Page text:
The slow momentum in vaccine research for coronaviruses and, more generally, the lack of investment in research on infectious and emerging diseases does raise some tough questions about the relationship between science, the “need-for-profit industry” and the suitability of the current medical research and development model in addressing the world’s health priorities.

Questions have been raised about the global pharmaceutical sector being largely geared towards developing products to maximise profits and with little therapeutic value; and when innovative treatments are produced they are unaffordable (for example, the hepatitis-C drug was first introduced at a price of $84,000 in the US, which was totally out of reach for millions of people living with this disease worldwide).

Covid-19 has already begun to affect the global pharmaceutical sector, with the prices of pharmaceutical ingredients manufactured in China rising or being unavailable after extended factory closures and supply chain disruptions. India, the world’s largest producer of generic medicines, is also expected to restrict exports of medical products (including paracetamol and some antibiotics), which could lead to a shortage in other countries.

While the pandemic is being fought on many fronts, a key priority is to resuscitate commitments to the global health security agenda.

First, we need to urgently capacitate defaulting countries with technical and financial resources to implement core health systems infrastructure to comply with the IHR norms. We can leverage existing international commitments to global health security through mobilising resources and securing wider collaboration to accelerate this development. Like the Ebola epidemic, Covid-19 has shown how connected we are as a global community; we are only as safe as the most fragile states.

Second, we need to consider alternative ways to conduct and finance research and development. A revised model has to prioritise public health needs, where the primary payback is improved global health security and the fulfilment of the individual right to health. Research and development cannot be left purely to market-driven models. Innovative technology needs to drive rapid and affordable tests and viable vaccines.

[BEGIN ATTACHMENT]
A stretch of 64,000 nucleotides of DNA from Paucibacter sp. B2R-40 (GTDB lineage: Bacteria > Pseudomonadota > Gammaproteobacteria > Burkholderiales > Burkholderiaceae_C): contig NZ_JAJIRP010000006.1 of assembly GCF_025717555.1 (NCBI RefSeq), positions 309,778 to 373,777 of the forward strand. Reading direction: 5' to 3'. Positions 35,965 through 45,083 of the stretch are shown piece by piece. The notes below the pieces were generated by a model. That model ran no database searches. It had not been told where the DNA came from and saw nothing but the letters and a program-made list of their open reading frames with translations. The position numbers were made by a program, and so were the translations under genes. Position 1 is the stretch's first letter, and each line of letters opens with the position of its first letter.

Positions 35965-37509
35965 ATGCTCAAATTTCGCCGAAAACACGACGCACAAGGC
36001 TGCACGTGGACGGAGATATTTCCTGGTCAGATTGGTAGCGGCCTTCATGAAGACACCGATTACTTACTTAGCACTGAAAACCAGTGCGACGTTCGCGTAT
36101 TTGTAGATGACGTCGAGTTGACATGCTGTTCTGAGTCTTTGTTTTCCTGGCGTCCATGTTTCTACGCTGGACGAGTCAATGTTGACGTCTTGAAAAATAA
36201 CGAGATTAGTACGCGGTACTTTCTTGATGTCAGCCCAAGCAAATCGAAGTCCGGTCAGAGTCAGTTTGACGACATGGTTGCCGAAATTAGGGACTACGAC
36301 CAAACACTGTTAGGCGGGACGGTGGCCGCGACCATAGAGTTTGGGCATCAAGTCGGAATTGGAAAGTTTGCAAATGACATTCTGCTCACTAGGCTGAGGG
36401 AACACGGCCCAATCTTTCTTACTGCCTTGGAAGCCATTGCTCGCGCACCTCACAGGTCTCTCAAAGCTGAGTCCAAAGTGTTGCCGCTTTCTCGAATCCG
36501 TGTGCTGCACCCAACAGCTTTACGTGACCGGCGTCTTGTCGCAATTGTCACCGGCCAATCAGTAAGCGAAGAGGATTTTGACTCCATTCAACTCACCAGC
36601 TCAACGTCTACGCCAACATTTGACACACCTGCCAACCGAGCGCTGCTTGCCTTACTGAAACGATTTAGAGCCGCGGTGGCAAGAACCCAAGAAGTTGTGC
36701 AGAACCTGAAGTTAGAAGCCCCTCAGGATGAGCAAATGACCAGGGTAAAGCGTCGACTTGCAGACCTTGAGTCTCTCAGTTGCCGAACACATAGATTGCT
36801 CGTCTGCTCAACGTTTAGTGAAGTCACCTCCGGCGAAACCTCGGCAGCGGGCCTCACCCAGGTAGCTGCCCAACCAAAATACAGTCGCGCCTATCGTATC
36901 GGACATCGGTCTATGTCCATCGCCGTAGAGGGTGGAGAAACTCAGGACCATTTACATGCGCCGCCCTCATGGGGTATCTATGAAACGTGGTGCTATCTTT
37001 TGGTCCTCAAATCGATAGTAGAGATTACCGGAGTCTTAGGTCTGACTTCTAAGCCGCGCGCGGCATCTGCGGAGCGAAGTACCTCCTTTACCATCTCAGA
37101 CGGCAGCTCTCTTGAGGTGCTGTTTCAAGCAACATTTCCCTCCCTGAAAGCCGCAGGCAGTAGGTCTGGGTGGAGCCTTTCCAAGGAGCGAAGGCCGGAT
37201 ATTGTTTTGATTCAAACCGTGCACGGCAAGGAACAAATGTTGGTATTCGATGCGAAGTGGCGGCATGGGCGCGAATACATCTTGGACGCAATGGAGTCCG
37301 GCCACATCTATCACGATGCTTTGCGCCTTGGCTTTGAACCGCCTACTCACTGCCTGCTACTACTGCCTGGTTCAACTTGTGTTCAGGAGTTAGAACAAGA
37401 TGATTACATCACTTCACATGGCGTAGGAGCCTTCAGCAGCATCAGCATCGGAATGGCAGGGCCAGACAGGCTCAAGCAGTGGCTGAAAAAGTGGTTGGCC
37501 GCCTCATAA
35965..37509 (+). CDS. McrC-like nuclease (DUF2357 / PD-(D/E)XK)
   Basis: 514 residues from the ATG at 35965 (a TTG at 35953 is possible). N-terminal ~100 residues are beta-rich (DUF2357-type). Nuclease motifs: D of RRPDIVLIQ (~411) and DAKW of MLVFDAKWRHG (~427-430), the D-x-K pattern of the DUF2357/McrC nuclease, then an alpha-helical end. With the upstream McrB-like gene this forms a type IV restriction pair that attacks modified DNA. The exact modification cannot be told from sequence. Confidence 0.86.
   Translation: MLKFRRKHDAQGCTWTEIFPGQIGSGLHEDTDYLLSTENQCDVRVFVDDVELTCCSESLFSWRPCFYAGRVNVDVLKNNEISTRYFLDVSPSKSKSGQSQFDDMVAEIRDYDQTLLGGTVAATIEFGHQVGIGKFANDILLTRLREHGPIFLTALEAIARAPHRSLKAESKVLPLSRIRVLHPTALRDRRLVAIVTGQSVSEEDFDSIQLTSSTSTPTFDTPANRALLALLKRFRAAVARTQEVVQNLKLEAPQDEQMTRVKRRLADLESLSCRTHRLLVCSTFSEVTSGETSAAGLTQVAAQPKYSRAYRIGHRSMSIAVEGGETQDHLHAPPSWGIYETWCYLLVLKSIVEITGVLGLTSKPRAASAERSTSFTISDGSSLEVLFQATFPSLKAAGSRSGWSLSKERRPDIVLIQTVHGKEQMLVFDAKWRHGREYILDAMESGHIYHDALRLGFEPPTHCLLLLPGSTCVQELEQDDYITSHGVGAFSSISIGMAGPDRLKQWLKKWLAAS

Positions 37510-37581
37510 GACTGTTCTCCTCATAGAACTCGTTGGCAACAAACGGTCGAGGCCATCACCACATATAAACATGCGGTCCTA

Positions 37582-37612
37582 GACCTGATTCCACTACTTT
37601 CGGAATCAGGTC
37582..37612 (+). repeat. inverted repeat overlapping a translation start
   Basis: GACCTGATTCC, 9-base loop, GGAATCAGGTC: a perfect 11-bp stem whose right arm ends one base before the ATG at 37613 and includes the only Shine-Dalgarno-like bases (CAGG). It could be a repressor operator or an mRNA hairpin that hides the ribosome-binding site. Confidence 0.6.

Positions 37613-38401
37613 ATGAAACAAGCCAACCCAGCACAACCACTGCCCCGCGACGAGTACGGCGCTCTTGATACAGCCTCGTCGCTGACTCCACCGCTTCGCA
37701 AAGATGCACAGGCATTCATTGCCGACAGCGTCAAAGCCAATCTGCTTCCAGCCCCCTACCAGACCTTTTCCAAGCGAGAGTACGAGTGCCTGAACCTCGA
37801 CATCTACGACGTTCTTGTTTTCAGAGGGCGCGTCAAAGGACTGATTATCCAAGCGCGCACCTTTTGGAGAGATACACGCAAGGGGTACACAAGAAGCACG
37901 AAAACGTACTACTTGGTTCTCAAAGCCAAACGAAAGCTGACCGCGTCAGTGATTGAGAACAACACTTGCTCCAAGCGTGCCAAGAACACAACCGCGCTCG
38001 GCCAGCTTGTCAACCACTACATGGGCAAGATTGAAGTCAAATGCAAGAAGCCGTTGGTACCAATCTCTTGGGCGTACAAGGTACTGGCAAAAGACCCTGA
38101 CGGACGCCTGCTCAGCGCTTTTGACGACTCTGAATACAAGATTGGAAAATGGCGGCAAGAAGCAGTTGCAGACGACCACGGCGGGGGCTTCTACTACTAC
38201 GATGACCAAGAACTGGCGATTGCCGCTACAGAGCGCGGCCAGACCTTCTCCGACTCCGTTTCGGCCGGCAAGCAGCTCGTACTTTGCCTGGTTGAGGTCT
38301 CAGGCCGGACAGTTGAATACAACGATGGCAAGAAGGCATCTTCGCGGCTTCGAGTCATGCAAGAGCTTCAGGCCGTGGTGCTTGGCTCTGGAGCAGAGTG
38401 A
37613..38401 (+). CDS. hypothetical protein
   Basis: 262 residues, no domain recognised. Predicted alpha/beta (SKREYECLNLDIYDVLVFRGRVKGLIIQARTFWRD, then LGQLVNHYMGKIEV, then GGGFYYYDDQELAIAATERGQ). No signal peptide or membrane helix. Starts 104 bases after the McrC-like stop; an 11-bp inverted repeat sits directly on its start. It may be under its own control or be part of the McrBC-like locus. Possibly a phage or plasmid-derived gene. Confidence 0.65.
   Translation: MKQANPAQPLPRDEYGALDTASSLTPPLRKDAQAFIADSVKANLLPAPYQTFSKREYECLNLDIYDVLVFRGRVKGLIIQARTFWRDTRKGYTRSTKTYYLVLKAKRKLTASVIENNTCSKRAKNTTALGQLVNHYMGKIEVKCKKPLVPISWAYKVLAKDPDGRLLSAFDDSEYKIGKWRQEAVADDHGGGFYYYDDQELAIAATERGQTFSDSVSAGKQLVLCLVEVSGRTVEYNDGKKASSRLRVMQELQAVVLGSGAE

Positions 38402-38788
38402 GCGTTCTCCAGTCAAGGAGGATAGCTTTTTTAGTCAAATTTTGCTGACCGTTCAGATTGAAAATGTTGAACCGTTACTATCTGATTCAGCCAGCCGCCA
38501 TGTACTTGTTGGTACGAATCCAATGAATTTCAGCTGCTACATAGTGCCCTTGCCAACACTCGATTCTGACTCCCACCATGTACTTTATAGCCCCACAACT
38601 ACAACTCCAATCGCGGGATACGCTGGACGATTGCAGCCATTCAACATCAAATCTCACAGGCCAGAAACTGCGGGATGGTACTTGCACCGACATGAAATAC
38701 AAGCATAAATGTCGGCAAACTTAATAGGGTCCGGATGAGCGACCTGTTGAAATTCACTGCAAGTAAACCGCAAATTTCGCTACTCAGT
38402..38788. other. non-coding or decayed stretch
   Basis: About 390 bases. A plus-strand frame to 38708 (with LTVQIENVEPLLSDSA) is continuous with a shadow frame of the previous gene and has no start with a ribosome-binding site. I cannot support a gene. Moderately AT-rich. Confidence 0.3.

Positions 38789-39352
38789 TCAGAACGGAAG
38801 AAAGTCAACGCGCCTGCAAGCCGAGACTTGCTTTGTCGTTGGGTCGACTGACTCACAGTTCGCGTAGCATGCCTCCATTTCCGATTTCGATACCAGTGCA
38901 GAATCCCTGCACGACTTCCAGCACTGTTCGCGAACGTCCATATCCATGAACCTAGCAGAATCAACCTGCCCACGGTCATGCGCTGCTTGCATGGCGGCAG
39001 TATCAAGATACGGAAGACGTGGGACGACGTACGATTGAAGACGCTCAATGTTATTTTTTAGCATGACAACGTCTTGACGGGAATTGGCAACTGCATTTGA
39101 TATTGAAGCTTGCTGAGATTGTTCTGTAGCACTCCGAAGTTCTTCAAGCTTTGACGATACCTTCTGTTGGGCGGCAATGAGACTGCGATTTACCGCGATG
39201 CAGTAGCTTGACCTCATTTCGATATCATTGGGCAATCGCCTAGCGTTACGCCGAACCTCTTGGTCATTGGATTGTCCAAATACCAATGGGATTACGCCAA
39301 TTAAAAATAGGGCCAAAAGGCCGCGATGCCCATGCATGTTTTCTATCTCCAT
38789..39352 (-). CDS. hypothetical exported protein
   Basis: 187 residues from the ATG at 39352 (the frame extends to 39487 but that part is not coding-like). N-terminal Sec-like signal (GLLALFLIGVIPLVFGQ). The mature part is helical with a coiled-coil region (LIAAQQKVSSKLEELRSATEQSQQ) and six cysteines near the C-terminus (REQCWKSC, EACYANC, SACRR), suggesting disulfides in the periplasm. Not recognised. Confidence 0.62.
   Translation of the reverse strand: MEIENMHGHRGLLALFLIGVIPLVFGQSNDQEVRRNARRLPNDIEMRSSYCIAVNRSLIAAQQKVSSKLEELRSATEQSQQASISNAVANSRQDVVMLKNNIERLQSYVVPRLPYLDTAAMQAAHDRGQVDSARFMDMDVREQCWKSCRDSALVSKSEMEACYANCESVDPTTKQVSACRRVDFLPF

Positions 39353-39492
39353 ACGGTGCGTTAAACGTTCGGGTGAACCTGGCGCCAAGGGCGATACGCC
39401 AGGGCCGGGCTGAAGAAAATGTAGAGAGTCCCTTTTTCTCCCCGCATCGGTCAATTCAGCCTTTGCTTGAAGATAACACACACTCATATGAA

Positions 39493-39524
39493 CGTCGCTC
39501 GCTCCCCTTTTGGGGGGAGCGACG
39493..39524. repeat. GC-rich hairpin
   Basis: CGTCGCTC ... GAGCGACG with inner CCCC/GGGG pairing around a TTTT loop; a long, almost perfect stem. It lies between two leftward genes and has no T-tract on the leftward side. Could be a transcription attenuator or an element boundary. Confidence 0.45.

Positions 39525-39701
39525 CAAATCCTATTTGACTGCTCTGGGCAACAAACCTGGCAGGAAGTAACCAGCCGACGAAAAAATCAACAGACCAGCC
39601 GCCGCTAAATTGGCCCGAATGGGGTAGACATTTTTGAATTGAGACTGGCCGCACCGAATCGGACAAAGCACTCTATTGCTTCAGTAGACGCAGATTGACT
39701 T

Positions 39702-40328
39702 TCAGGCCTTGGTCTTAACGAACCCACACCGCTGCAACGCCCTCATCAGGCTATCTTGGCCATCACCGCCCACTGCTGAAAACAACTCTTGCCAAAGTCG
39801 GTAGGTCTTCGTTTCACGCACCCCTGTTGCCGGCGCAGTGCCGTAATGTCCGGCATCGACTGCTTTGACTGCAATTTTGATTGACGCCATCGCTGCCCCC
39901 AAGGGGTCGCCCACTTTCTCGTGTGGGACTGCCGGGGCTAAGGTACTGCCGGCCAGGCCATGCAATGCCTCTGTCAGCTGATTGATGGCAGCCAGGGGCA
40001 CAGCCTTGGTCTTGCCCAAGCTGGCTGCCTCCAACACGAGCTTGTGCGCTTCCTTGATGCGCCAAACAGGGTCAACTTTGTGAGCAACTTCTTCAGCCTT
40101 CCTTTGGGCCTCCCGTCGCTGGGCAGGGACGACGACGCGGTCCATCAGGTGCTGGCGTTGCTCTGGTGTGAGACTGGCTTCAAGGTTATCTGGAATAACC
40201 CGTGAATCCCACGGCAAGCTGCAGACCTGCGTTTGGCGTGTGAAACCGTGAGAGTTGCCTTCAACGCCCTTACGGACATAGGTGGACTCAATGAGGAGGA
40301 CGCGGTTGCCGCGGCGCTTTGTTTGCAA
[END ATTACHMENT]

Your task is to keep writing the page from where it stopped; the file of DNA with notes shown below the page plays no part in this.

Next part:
Third, and equally important, plans for preventing, detecting and controlling outbreaks of emerging infectious diseases ought to be built on a One Health foundation that emphasises the interconnectedness of humans, animals and ecosystems. Here we must prioritise the human-wildlife interface and have the ability to detect viruses in livestock and wildlife as a crucial component of early warning systems for human pandemics.

Covid-19 has shown that the world is ill-prepared to handle a sustained and threatening public health emergency. Unfortunately, there remain far too many blind spots around the globe where public health systems lack trained staff, functional laboratories and quality surveillance data to make timely decisions to respond to infectious diseases.

To ensure our collective health security, there has to be a capable governance framework which can work to repair the political, institutional and legal pillars of the global health security strategy. This has to entail institutional, financial and legal actions that countries have been unwilling to take in the past.

Such a transformation is a tall order – but the future of the planet’s health is dependent on it. DM


"Information pertaining to Covid-19, vaccines, how to control the spread of the virus and potential treatments is ever-changing. Under the South African Disaster Management Act Regulation 11(5)(c) it is prohibited to publish information through any medium with the intention to deceive people on government measures to address COVID-19. We are therefore disabling the comment section on this article in order to protect both the commenting member and ourselves from potential liability. Should you have additional information that you think we should know, please email [email protected]"